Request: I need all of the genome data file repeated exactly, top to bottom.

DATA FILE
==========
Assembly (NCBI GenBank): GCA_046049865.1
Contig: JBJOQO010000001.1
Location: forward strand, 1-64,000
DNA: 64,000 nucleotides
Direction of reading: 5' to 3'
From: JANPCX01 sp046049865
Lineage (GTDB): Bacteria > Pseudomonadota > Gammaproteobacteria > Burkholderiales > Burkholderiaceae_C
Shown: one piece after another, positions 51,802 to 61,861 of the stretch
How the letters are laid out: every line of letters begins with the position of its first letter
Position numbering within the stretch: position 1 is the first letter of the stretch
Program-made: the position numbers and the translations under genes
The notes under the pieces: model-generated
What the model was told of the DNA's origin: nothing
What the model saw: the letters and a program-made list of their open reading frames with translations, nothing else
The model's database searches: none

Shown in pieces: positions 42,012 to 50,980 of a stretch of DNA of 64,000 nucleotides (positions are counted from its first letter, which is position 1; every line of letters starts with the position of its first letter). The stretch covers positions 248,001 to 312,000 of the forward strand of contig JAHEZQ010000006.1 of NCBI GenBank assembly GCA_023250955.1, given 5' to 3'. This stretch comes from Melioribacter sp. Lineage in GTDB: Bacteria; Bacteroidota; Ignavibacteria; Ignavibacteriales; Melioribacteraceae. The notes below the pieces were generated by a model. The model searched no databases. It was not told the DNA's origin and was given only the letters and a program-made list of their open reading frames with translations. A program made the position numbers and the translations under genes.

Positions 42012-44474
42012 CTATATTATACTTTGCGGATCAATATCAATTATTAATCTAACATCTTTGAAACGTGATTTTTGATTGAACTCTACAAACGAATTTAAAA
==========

Assembly (NCBI GenBank): GCA_046049865.1
Contig: JBJOQO010000001.1
Location: forward strand, 1-64,000
DNA: 64,000 nucleotides
Direction of reading: 5' to 3'
From: JANPCX01 sp046049865
Lineage (GTDB): Bacteria > Pseudomonadota > Gammaproteobacteria > Burkholderiales > Burkholderiaceae_C
Shown: one piece after another, positions 51,802 to 61,861 of the stretch
How the letters are laid out: every line of letters begins with the position of its first letter
Position numbering within the stretch: position 1 is the first letter of the stretch
Program-made: the position numbers and the translations under genes
The notes under the pieces: model-generated
What the model was told of the DNA's origin: nothing
What the model saw: the letters and a program-made list of their open reading frames with translations, nothing else
The model's database searches: none

Shown in pieces: positions 42,012 to 50,980 of a stretch of DNA of 64,000 nucleotides (positions are counted from its first letter, which is position 1; every line of letters starts with the position of its first letter). The stretch covers positions 248,001 to 312,000 of the forward strand of contig JAHEZQ010000006.1 of NCBI GenBank assembly GCA_023250955.1, given 5' to 3'. This stretch comes from Melioribacter sp. Lineage in GTDB: Bacteria; Bacteroidota; Ignavibacteria; Ignavibacteriales; Melioribacteraceae. The notes below the pieces were generated by a model. The model searched no databases. It was not told the DNA's origin and was given only the letters and a program-made list of their open reading frames with translations. A program made the position numbers and the translations under genes.

Positions 42012-44474
42012 CTATATTATACTTTGCGGATCAATATCAATTATTAATCTAACATCTTTGAAACGTGATTTTTGATTGAACTCTACAAACGAATTTAAAA